Radeon RX 480 reviewFigure 5: solder side

Figures 6 and 7 show the cooler of the Radeon RX 480. The cooler consists on three main parts: a plastic cover, that directs the air flow to the heatsinks and the outside the case, the GPU radiator, made of aluminum with a copper base, and a big metalic piece that cools the memory chips and the voltage regulator transistors.

Radeon RX 480 reviewFigure 6: the Radeon RX 480 with the plastic cover removed

Radeon RX 480 reviewFigure 7: the Radeon RX 480 with the cooler removed

In Figure 8 you see the RX 480 without the cooler. There are eight memory chips. As we mentioned before, the card itself is smaller than the cooler, being only 7.1” long. So, it is possible that some manufacturers offer even shorter cards.

Radeon RX 480 reviewFigure 8: Radeon RX 480 without the cooler

On Figure 9 you see the “Ellesmere” chip, manufactured under 14 nm technology.

Radeon RX 480 reviewFigure 9: the Ellesmere GPU chip

Figure 10 shows one of the memory chips used on the Radeon RX 480. It is a Samsung K4G80325FB-HC25 chip, with 8 Gib (1 GiB) capacity and 4.0 GHz (8.0 GHz effective) maximum clock.

Radeon RX 480 reviewFigure 10: memory chip

Figure 11 shows the Radeon RX 480 voltage regulator. It uses six phases for the GPU and one for the memory chips.

Radeon RX 480 reviewFigure 11: voltage regulator

[nextpage title=”How We Tested”]
During our benchmarking sessions, we used the configuration listed below. Between the tests, the only variable component was the video card being tested.
Hardware Configuration

Operating System Configuration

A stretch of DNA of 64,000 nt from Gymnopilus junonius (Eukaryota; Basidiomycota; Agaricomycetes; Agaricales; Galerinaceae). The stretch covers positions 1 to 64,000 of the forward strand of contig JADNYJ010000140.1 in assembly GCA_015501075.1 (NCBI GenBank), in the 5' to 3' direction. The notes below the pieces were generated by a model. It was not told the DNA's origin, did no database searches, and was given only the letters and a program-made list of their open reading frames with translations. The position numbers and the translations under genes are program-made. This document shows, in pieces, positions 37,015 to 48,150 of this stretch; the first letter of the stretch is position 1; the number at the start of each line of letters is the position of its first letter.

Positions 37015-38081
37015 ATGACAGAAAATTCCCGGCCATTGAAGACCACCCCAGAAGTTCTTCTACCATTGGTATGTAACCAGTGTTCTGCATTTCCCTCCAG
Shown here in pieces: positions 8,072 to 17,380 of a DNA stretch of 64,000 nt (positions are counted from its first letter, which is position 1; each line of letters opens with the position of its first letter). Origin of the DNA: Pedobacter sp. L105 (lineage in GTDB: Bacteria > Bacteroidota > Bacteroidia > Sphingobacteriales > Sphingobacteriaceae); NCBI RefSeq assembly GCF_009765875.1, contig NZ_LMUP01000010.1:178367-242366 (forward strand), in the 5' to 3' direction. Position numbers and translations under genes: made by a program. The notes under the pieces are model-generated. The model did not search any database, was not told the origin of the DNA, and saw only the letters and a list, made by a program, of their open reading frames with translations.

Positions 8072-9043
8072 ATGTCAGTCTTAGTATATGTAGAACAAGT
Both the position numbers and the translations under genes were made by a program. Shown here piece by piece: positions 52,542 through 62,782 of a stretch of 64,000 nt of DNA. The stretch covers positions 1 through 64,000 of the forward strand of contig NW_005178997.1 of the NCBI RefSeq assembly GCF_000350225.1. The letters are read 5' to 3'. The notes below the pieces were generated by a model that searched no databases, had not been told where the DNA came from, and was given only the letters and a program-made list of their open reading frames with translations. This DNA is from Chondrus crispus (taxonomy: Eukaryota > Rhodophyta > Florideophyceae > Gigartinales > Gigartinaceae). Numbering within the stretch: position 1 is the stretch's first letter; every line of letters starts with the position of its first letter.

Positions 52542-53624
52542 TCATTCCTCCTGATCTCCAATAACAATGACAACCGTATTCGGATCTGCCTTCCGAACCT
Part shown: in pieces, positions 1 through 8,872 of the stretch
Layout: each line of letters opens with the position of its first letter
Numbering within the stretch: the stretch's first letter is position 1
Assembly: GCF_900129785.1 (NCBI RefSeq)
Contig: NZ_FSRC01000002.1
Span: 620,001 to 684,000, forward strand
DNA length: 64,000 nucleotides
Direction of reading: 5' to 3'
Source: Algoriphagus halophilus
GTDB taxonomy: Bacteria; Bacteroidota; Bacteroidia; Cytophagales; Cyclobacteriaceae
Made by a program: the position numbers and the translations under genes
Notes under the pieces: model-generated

• Windows 10 Home 64-bit

Driver Versions

  • AMD driver version: 16.6.2 (beta)
  • NVIDIA driver version: 365.19

Software Used

Error Margin
We adopted a 3% error margin; thus, differences below 3% cannot be considered relevant. In other words, products with a performance difference below 3% should be considered as having similar performance.
[nextpage title=”3DMark”]

3DMark is a program with a set of several 3D benchmarks. Fire Strike benchmark measures DirectX 11 performance and is targeted to high-end gaming computers, while Sky Diver also measures DirectX 11 performance being aimed at average computers. The Cloud Gate benchmark measures DirectX 10 performance.

Radeon RX 480 review

On the Fire Strike benchmark the Radeon RX 480 was 49% faster than the GeForce GTX 960, 37% faster than the Radeon R9 380, and 4% faster than the GeForce GTX 970.

Radeon RX 480 review
On the Sky Diver benchmark, the Radeon RX 480 was 26% faster than the GeForce GTX 960, 23% faster than the Radeon R9 380, and obtained the same performance of the GeForce GTX 970.
Radeon RX 480 review

On the Cloud Gate benchmark, the Radeon RX 480 was 17% faster than the GeForce GTX 960, 16% faster than the Radeon R9 380, and was on a tie with the GeForce GTX 970.

[nextpage title=”Gaming Performance”]

Battlefield 4

Battlefield 4 is one of the most popular games of the Battlefield franchise, being released in 2013. It is based on the Frostbite 3 engine, which is DirectX 11. In order to measure performance using this game, we walked our way through the first mission, measuring the number of frames per second (fps) three times using FRAPS. We ran this game at Full HD, setting overall image quality at “high.”
The results below are expressed in fps and they are the mean between the three collected results.
Radeon RX 480 review

On Battlefield 4, the Radeon RX 380 was 36% faster than the GeForce GTX 960 and the  Radeon R9 380, and was 4% slower than the GeForce GTX 970.

Dirt Rally

Dirt Rally is an off-road racing game released in April 2015, using Ego engine. To measure performance using this game, we ran the performance test included in the game, in Full HD resolution and image quality configured as “high” and MSAA 2x.
The results below are expressed in fps.
Radeon RX 480 review

In this game, the Radeon RX 480 was 21% faster than the GeForce GTX 960, 13% faster than the Radeon R9 380, and 14% slower than the GeForce GTX 970.